a GET OUT musing
It’s going to be hard to discuss this without spoiling the movie because every line, every action is intentional, but I’ll do my best. Every weird occurrence is set up and paid off, but not obviously. It’s not until you really dive deep into the ending and reveals of the film that you can really see its full beauty. GET OUT involves a white girl who brings her black boyfriend to meet her family, but of course, nothing is as it seems.
Going surface level, GET OUT is unexpectedly hilarious. There is a comedic relief character that is not jarring at all, and that can be attributed to the incredible direction of Jordan Peele, half of the Key & Peele comedic duo. All that comedy is pulled of perfectly, as expected, but the tone shifts are seamless. It’s interesting that Peele, someone from the comedy world, could pull off horror so well, but it’s in the societal observations that he finds the off-putting laughs. Peele has a great eye for iconic shots, too. Daniel Kaluuya, who plays Chris, the boyfriend (and from SKINS and BLACK MIRROR), is marvelous as the boyfriend, and Allison Williams (from GIRLS) is so damn beautiful and charming as his girlfriend.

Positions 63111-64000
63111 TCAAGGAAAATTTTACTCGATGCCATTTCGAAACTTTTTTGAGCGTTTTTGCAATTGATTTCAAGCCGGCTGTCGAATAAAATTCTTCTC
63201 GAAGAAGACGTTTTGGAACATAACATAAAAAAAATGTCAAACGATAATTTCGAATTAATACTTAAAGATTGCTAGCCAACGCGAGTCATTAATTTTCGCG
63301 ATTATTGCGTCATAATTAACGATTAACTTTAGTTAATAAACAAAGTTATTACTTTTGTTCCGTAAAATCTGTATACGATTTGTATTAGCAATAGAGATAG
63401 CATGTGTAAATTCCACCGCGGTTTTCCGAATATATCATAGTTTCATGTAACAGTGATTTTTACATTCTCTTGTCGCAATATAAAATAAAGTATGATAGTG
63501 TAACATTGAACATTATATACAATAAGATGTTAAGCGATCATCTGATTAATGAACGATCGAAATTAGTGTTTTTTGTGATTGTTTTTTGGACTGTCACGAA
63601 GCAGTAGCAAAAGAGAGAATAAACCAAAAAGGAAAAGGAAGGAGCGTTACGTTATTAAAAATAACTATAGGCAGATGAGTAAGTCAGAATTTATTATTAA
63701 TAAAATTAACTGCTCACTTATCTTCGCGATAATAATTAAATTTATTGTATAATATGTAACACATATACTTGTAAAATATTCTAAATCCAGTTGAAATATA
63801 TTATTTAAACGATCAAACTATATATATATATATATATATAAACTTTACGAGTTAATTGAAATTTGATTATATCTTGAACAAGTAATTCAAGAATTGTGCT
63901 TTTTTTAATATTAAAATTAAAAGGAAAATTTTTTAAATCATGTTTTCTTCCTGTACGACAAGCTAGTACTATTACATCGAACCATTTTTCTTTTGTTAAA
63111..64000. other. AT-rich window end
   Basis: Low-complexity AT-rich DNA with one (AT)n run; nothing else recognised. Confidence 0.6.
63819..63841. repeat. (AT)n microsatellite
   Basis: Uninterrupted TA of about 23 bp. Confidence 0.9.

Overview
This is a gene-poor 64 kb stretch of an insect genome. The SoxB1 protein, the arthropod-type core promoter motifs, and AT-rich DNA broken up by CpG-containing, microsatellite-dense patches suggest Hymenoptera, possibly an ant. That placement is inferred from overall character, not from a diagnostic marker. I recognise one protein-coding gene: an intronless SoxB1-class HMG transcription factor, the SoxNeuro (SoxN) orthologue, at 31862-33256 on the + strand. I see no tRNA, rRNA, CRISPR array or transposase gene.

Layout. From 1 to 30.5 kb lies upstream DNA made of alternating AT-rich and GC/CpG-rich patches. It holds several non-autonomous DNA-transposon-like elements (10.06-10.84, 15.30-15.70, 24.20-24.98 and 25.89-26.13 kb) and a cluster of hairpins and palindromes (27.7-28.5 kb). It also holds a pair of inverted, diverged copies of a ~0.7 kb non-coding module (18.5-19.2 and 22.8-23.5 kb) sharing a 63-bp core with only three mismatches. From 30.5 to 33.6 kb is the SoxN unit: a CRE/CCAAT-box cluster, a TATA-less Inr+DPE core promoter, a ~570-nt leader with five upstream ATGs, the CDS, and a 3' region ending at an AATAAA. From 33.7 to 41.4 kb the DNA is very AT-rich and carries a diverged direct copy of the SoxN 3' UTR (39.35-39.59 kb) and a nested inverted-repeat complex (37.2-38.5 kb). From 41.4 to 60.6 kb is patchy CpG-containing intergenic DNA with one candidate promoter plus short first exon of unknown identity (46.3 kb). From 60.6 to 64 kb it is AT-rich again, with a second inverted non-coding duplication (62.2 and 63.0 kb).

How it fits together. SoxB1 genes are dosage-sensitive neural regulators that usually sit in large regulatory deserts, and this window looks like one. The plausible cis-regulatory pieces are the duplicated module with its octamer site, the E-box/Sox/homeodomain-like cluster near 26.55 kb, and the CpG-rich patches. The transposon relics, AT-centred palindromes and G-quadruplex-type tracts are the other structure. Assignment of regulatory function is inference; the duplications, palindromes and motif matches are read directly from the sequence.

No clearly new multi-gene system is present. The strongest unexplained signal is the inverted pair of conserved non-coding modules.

This movie combines the creepiness of THE STEPFORD WIVES with GUESS WHO’S COMING TO DINNER very effectively. The social commentary is in your face, but with reason, as everything comes into play once all the reveals have happened. Some people have been put off by the in-your-face racial overtones of the premise, but the movie handles those themes with careful thought, and not in a way of saying “all white people are horrible”.
GET OUT is a much more nuanced movie than I was expecting, while balancing multiple tones very effectively. It knows what it wants to say about the state of race in America. I want to unpack this movie so much more, but that will have to wait until my potential second thoughts musing.
rating: best of the best
(for more info on my rating system, click here!)